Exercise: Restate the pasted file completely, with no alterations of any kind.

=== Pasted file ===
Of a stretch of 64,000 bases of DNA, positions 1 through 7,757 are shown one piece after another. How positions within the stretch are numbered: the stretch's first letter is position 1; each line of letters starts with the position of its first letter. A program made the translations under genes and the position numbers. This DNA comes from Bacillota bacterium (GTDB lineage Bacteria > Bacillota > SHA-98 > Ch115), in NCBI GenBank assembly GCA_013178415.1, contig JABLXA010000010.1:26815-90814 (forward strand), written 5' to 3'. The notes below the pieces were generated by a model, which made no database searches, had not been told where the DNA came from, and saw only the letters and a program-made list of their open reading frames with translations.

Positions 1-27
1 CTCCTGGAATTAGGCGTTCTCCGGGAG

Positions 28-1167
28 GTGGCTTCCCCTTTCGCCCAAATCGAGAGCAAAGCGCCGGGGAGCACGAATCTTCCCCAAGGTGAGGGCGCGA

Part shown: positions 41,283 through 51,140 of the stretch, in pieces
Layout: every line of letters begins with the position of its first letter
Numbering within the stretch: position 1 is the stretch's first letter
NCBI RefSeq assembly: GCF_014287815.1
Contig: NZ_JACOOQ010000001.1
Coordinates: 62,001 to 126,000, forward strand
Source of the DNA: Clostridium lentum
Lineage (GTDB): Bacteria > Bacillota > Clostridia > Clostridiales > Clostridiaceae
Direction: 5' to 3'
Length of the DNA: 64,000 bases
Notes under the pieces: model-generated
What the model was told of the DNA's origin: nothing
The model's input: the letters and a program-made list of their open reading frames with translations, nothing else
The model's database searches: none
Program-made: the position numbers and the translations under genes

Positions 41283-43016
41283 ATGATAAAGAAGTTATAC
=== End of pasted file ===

Of a stretch of 64,000 bases of DNA, positions 1 through 7,757 are shown one piece after another. How positions within the stretch are numbered: the stretch's first letter is position 1; each line of letters starts with the position of its first letter. A program made the translations under genes and the position numbers. This DNA comes from Bacillota bacterium (GTDB lineage Bacteria > Bacillota > SHA-98 > Ch115), in NCBI GenBank assembly GCA_013178415.1, contig JABLXA010000010.1:26815-90814 (forward strand), written 5' to 3'. The notes below the pieces were generated by a model, which made no database searches, had not been told where the DNA came from, and saw only the letters and a program-made list of their open reading frames with translations.

Positions 1-27
1 CTCCTGGAATTAGGCGTTCTCCGGGAG

Positions 28-1167
28 GTGGCTTCCCCTTTCGCCCAAATCGAGAGCAAAGCGCCGGGGAGCACGAATCTTCCCCAAGGTGAGGGCGCGA

Part shown: positions 41,283 through 51,140 of the stretch, in pieces
Layout: every line of letters begins with the position of its first letter
Numbering within the stretch: position 1 is the stretch's first letter
NCBI RefSeq assembly: GCF_014287815.1
Contig: NZ_JACOOQ010000001.1
Coordinates: 62,001 to 126,000, forward strand
Source of the DNA: Clostridium lentum
Lineage (GTDB): Bacteria > Bacillota > Clostridia > Clostridiales > Clostridiaceae
Direction: 5' to 3'
Length of the DNA: 64,000 bases
Notes under the pieces: model-generated
What the model was told of the DNA's origin: nothing
The model's input: the letters and a program-made list of their open reading frames with translations, nothing else
The model's database searches: none
Program-made: the position numbers and the translations under genes

Positions 41283-43016
41283 ATGATAAAGAAGTTATAC